Wild dogs were seen early one morning as they hunted a large impala herd close to one of the airstrips. The pack was successful in bringing down two of the young lambs and we watched as they quickly finished these small kills.

Wild Dogs Wild Dogs Cheetah


20 to 27 December

By Liam Rainier
Leopard Diaries 20th-27th December

20dec1The Christmas week delivered some really good game viewing. The lion prides have provided some fabulous viewing and the leopard viewing has got back to its outstanding best after a quiet period at the beginning of the week.

The weather has been good with some cooler overcast conditions near the end of the week. We received a little over 10mm of rain this week and the bush is looking very lush. The animals have all regained condition after the taxing dry season and all of the game is looking sleek and healthy. 

There has also been some fantastic birding to be had with some rare sightings including, Black-Crowned Night Heron, Dwarf Bittern, Pennant-Winged Nightjar and a large flock of Abdim's storks being seen.


Fresh leopard tracks always cause a ripple of excitement and this week when we picked up tracks early one morning as we were leaving the lodge it was no different. We had been struggling to find our usually ever present leopards and it was with excitement that we started to follow the tracks that had moved right up the lodge driveway. It was not long before we found Salayexe and her two cubs as they moved through a river-line close to the lodge. The family of leopards looked well fed and spent the majority of the morning resting in the shady riverine thickets.20dec2

Tyson and Shadow were seen later on the same morning after they had killed a warthog piglet. The larger male making the actual kill and therefore being able to dominate the female and feed on a larger share of the small meal that was on offer. The pair of leopards was left to their meal as the day heated up. That afternoon Salayexe had moved into the area and chased Shadow the younger leopard female out of her territory.

Salayexe and the cubs provided us with another great sighting on Saturday. The leopards were seen resting near the carcass of a large impala ram that they had been feeding on since the early hours of the morning. The sun had started to heat up the carcass and it did not take long for the hyenas to follow their noses and find the kill. The leopard female attempted to make a stand against them but in the end had to relinquish her meal.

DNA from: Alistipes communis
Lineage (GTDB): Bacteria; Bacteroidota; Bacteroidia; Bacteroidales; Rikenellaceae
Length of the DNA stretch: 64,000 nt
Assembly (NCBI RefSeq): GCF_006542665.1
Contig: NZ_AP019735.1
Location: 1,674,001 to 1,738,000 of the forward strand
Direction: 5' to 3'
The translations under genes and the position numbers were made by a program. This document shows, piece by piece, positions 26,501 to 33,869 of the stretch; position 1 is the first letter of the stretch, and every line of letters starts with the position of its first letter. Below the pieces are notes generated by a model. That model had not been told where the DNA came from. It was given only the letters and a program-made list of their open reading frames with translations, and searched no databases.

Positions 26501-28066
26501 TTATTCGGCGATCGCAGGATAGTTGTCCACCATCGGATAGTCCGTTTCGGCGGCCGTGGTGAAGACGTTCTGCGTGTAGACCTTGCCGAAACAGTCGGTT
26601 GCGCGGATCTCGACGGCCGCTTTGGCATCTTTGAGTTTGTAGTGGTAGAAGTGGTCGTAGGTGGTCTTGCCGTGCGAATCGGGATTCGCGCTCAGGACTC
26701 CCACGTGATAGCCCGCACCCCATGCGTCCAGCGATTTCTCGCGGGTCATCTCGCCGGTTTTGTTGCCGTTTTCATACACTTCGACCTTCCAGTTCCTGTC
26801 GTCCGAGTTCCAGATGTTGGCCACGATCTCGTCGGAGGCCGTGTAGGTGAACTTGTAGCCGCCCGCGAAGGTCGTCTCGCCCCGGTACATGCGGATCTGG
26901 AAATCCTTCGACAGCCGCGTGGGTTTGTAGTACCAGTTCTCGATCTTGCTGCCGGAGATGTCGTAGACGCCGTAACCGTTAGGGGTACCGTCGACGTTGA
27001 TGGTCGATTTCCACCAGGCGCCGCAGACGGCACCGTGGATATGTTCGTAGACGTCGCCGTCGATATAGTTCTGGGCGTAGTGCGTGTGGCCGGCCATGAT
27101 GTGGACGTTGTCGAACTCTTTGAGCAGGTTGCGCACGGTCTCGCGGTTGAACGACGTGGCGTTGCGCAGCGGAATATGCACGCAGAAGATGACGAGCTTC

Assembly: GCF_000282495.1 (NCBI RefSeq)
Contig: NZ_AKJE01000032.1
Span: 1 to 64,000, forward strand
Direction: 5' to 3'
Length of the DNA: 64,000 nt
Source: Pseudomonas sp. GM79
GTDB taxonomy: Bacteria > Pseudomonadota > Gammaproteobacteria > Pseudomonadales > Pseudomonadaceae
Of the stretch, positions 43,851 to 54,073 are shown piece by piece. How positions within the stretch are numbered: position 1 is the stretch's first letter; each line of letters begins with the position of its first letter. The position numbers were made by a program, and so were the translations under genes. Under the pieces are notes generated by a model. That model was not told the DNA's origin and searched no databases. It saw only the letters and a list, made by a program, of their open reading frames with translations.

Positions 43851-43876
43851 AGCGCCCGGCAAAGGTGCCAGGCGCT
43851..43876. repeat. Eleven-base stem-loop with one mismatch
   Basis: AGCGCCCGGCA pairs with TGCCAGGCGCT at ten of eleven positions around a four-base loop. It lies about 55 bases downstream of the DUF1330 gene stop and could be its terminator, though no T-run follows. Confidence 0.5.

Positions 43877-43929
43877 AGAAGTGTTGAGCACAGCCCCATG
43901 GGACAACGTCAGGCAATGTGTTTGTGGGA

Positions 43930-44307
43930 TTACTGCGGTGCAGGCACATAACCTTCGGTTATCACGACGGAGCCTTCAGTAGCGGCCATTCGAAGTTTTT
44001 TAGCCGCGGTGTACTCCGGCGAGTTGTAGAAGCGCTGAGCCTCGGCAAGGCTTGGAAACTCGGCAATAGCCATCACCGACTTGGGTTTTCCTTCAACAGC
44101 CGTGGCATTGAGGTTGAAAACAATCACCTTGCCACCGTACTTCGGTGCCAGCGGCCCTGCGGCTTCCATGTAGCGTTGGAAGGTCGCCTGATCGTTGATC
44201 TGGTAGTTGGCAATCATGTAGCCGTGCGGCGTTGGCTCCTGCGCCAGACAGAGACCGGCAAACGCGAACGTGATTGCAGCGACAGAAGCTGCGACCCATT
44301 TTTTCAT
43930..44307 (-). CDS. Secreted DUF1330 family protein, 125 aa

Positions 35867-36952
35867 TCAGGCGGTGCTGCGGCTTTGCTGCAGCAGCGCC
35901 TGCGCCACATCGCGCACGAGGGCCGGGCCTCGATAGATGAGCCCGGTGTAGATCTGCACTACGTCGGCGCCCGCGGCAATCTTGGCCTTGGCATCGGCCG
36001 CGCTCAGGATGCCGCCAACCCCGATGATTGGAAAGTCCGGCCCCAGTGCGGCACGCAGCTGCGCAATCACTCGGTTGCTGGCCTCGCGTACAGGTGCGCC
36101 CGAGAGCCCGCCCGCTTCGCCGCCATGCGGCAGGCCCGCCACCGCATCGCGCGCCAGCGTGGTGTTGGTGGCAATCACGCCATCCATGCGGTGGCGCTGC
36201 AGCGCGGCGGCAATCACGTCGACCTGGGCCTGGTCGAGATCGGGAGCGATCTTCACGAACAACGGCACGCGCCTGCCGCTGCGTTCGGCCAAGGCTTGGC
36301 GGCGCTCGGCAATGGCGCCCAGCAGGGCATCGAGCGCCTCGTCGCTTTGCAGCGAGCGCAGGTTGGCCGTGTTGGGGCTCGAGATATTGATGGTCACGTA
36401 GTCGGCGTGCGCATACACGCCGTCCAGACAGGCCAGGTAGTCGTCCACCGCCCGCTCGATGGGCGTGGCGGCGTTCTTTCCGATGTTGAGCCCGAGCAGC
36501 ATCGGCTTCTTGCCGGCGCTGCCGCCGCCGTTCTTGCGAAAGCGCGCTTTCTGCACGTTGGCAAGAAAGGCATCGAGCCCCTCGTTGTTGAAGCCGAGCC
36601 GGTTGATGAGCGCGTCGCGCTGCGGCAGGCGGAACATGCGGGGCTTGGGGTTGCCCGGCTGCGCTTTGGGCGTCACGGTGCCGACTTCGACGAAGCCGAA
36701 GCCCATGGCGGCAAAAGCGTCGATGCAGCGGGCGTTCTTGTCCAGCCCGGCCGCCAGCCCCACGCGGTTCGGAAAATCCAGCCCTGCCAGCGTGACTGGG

The three leopards stayed in the area and fortunately found a few scraps that the hyenas had overlooked. They fed on what they could find before retiring to the cooler riverine area to rest up for the day.


This week lion viewing has been some of the best for some time. The Tsalala pride has been utilising the southern section of our traversing area for the last four days resting in the area around one of the airstrips. The availability of prey seems to be attracting them to the area more regularly, with large numbers of zebra, impala and wildebeest being found in the open areas around the airstrip.

20dec4 20dec5 20dec6

The Styx pride also made an appearance earlier in the week and spent three days in the area. We were lucky enough to witness them attempting to hunt impala and waterbuck one evening. The younger lionesses of the pride running for over a hundred meters as she chased a herd of waterbuck. The attempt although unsuccessful was great entertainment and it was good to see the sub adult lions taking an active part in the hunt.


Elephant herds have been seen on a daily basis, the lush grasses being eaten with relish by the large pachyderms. There have also been a number of larger bulls on the property during the week.

Buffalo & Rhinoceros
A number of herds of buffalo have been seen throughout the area, the largest of which numbered in excess of a hundred and fifty animals.

There have also been a number of young calves in the herds and the births seem to be continuing with new calves being seen almost daily.

Regards, The Simbambili Guiding Team

14 to 20 December

By Liam Rainier
The Leopard DiariesLeopard Diaries 14th - 20th December 2009

The game viewing this week has been fantastic, we have been lucky to have had a number of fantastic predator sightings. Lion, leopard and wild dogs have all been seen over the course of the week.

A large number of elephant and buffalo have also been on the property. White Rhinoceros have been seen daily and this has made game drives really rewarding.

The weather has been great with some very hot and humid days being experienced. We have had two rain showers this week with a total of 50 millimetres of rain falling. Dinner on Sunday evening was beautifully highlighted by a large electrical storm lighting up the night sky.